“...in my view, where both parties have worked together for the common good with each making extensive, but different, contributions to the welfare of the other and, as a result, have accumulated assets, the money remedy for unjust enrichment should reflect that reality.”
Monday, December 03, 2012
The Supreme Court of Canada's February 2011 decision in Kerr v. Baranow highlighted the entitlements of cohabiting, but unmarried spouses in in family property claims. The Court's ruling on resulting trust and unjust enrichment claims will have positive reverberations for cohabiting partners, a group that is not currently recognized under any of Canada's provincial matrimonial property regimes.
Prior to this decision, resulting trust claims could only be successful if it was clear that a “common intention” existed between the parties that the non-title holding spouse would retain a property interest. The Court concluded that the notion that a “common intention” could be imputed to the parties through their conduct was fanciful. It pronounced this theory as “doctrinally unsound,” holding it could no longer play a role in Canadian domestic property disputes. As such, the court recognized that the law of unjust enrichment and the remedial constructive trust are more appropriate legal devices to be applied upon the breakdown of common-law relationships.
The Court reviewed its landmark 1980 decision in Pettkus v. Becker, which clearly set out the three key elements which must be shown in order to succeed on an unjust enrichment claim. First, the claimant must show an enrichment of the defendant by the plaintiff, that the conferral of this enrichment was to the detriment of the plaintiff, and there was an absence of a juristic reason for the deprivation. This last element means that there are no grounds, in either law or justice, for the defendant to retain the benefit conferred by the plaintiff and takes into consideration the legitimate expectations of both parties.
Kerr v. Baranow also shed needed light on issues which had previously muddied claims for unjust enrichment.
For example, one thorny issue in unjust enrichment claims was how to treat a mutual conferral of benefits in the relationship. A responding spouse might argue that the provision of reciprocal benefits constitutes evidence that there has been no enrichment, insofar as the other spouse has similarly retained benefit. However, Justice Cromwell’s unanimous decision resolved this potential pit-fall by rejecting a discussion of mutual benefits at the benefit/detriment stage and more appropriately considering it at the defence/remedy step.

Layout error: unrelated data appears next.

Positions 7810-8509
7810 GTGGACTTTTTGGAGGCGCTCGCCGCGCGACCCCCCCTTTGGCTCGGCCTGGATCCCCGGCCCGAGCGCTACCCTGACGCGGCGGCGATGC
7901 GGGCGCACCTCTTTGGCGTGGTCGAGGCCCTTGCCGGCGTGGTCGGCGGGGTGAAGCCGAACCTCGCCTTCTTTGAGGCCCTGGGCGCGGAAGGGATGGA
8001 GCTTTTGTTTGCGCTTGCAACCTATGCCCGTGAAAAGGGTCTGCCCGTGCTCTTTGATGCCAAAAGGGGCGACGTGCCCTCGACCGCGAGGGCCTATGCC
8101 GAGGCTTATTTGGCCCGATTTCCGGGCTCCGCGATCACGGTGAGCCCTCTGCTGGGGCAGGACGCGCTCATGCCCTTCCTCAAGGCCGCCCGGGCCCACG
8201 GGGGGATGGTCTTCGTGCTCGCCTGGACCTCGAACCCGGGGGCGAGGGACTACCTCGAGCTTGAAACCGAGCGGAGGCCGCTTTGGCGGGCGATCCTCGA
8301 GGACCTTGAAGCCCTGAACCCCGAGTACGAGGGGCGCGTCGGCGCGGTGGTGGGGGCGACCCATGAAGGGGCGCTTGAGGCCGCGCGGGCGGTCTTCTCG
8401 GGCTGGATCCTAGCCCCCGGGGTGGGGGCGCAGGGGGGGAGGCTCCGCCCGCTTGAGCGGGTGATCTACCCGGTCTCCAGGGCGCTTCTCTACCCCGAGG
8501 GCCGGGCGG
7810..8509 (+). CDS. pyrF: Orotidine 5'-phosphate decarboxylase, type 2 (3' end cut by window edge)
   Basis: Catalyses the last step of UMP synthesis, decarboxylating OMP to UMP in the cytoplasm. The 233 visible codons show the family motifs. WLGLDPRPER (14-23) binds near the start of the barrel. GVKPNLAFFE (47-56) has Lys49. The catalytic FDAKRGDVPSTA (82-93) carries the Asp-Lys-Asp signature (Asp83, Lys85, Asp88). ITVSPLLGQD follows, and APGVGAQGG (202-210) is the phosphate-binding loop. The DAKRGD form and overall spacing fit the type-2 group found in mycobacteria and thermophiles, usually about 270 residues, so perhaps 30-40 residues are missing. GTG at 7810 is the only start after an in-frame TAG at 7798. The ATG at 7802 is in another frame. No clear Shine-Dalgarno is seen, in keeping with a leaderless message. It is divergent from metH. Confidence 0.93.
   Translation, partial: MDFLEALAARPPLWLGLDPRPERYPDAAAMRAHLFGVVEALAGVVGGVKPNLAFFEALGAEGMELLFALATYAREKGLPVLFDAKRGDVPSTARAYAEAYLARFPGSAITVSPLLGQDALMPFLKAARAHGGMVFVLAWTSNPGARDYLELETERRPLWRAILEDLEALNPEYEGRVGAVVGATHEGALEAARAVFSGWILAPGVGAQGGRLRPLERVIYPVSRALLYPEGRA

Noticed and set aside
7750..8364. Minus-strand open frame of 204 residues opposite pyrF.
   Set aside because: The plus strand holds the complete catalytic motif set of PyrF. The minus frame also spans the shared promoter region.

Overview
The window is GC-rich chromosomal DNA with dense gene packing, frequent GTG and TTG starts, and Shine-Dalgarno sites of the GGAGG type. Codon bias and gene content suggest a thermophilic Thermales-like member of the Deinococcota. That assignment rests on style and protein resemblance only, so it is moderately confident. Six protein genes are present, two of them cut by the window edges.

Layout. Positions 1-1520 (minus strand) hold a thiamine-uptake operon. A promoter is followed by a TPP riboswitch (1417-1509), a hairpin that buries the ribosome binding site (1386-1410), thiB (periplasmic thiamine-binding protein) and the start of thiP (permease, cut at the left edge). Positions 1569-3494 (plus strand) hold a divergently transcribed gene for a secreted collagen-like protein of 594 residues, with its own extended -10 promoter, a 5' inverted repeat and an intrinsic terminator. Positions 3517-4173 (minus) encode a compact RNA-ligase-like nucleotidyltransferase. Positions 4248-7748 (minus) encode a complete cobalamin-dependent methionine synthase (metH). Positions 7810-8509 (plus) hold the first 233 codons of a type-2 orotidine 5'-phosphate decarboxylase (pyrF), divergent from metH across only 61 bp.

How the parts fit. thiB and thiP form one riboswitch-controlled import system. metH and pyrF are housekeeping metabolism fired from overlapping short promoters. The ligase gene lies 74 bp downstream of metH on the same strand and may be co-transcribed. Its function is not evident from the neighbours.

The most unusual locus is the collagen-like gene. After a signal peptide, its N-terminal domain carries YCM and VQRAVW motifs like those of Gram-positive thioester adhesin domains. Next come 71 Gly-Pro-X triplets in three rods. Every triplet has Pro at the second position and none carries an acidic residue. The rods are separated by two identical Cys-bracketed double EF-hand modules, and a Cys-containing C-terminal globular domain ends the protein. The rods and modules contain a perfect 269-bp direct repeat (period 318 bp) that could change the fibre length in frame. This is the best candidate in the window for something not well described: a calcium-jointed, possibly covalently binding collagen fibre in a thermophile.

Baranow was therefore able to argue by way of defence or counterclaim that Kerr was unjustly enriched by the domestic and personal care services he provided after she suffered a serious stroke. However, he was precluded from arguing that his enrichment by Kerr due to her contributions toward the home, household expenses, and domestic work was effectively cancelled by the reciprocal benefit he provided to her..
The most important holding in the decision relates to quantifying unjust enrichment claims based on the contribution that non-title holding spouses make to the accumulation of assets during the relationship.
Previously, unjust enrichment claims were calculated based on a fee-for-services approach which essentially treated the spouse, commonly the woman, as hired help. As a result, these claims often left the title-holding spouse with a disproportionately high share of the assets when the other spouse’s contribution was calculated on a “quantum meruit” or “value received” basis.
As Justice Cromwell explained, this approach has historically disenfranchised women given that the dollar-for-dollar value of domestic services is far exceeded by the accretion in wealth that these contributions facilitate. Justice Cromwell took a decidedly progressive stance:
The Court further ruled that monetary remedies need not be calculated on a “quantum meruit” basis but, rather, must be addressed on a “value surviving” approach that takes into account how a spouse’s contribution increased the overall value of the property.
A new term - Joint Family Venture - was articulated by the Court as applicable to discussion of a more equitable approach to valuing how contributions like domestic services and child care enable one spouse to pursue more lucrative pursuits by virtue of the other spouse’s unpaid work. In assessing whether the parties economic endeavours and the wealth accumulated during cohabitation can be characterized as a “joint venture” the Court looks at whether the couple worked collaboratively towards common goals, the extent to which their finances were integrated, as well as their actual intentions and priorities
The court's four-pronged test for establishing a Joint Family Venture - mutual effort, economic integration, actual intent and the priority of the family - establishes a very important precedent that addressed the considerable uncertainty of prior jurisdiction on trust claims in family law matters. As a result, spouses who would otherwise have been deterred from pursuing a remedy will now have a considerably greater likelihood of success.